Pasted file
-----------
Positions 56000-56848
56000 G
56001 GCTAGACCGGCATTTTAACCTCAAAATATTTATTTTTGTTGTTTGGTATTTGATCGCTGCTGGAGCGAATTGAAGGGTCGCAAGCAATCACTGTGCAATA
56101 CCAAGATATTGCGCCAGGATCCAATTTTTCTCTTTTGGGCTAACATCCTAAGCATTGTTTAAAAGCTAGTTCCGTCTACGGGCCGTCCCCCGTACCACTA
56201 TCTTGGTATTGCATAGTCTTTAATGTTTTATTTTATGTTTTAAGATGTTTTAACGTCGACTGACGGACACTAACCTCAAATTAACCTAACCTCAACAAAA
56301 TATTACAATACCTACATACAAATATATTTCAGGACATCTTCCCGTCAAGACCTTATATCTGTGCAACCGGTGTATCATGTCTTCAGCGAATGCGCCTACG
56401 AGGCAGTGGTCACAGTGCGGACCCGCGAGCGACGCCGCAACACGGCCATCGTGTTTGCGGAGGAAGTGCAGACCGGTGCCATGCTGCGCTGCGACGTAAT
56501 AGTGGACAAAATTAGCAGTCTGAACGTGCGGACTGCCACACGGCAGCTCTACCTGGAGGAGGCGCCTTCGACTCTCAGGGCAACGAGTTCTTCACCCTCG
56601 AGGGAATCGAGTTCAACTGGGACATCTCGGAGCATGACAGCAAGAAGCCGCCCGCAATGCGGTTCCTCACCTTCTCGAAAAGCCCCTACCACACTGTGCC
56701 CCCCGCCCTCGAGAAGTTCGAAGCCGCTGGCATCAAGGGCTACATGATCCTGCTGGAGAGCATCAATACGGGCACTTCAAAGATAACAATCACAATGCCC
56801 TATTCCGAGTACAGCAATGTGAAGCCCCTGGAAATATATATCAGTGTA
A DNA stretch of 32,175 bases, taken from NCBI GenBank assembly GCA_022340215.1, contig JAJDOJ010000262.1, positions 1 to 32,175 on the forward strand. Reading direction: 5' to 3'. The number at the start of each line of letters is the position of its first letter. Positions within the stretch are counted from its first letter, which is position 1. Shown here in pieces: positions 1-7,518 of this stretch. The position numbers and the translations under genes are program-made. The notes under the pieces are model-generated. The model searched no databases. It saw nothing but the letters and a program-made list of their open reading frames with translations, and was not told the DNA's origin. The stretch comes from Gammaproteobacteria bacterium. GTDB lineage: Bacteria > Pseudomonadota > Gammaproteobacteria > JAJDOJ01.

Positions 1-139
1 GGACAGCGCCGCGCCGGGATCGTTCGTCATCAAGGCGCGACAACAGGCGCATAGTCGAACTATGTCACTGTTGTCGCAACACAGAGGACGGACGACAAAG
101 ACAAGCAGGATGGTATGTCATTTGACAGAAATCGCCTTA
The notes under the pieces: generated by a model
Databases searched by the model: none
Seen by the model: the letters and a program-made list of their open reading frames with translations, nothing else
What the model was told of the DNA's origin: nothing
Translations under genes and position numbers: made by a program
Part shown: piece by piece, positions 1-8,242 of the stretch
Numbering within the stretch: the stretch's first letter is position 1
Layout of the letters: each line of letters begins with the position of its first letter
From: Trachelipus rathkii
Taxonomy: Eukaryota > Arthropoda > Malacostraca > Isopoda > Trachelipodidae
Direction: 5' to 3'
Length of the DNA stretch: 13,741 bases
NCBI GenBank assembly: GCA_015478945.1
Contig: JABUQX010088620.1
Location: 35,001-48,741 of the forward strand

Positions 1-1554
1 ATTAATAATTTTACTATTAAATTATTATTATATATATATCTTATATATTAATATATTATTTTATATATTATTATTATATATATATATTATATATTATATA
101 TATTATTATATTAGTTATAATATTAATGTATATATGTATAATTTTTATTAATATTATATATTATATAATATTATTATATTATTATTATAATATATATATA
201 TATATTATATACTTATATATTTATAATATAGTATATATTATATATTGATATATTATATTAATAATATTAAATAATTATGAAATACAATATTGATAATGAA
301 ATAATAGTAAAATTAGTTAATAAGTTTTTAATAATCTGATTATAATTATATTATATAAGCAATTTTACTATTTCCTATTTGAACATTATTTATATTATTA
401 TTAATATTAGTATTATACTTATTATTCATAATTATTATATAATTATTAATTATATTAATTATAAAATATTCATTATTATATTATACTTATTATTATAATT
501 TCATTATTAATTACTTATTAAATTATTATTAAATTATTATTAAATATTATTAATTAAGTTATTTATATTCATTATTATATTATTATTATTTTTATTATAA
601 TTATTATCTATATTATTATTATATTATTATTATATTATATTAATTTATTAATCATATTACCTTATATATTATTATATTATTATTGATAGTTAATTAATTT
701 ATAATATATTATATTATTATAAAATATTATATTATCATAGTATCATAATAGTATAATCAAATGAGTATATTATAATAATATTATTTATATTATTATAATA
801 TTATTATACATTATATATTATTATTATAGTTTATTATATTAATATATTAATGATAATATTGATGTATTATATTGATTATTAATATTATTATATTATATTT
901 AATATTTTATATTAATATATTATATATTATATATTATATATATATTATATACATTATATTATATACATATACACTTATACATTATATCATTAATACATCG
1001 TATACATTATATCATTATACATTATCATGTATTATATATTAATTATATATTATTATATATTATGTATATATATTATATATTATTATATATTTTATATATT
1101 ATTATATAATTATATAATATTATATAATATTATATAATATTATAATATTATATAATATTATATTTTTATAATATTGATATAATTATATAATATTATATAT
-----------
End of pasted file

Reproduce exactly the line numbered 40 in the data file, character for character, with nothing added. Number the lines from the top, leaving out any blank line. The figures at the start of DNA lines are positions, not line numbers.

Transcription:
801 TTATTATACATTATATATTATTATTATAGTTTATTATATTAATATATTAATGATAATATTGATGTATTATATTGATTATTAATATTATTATATTATATTT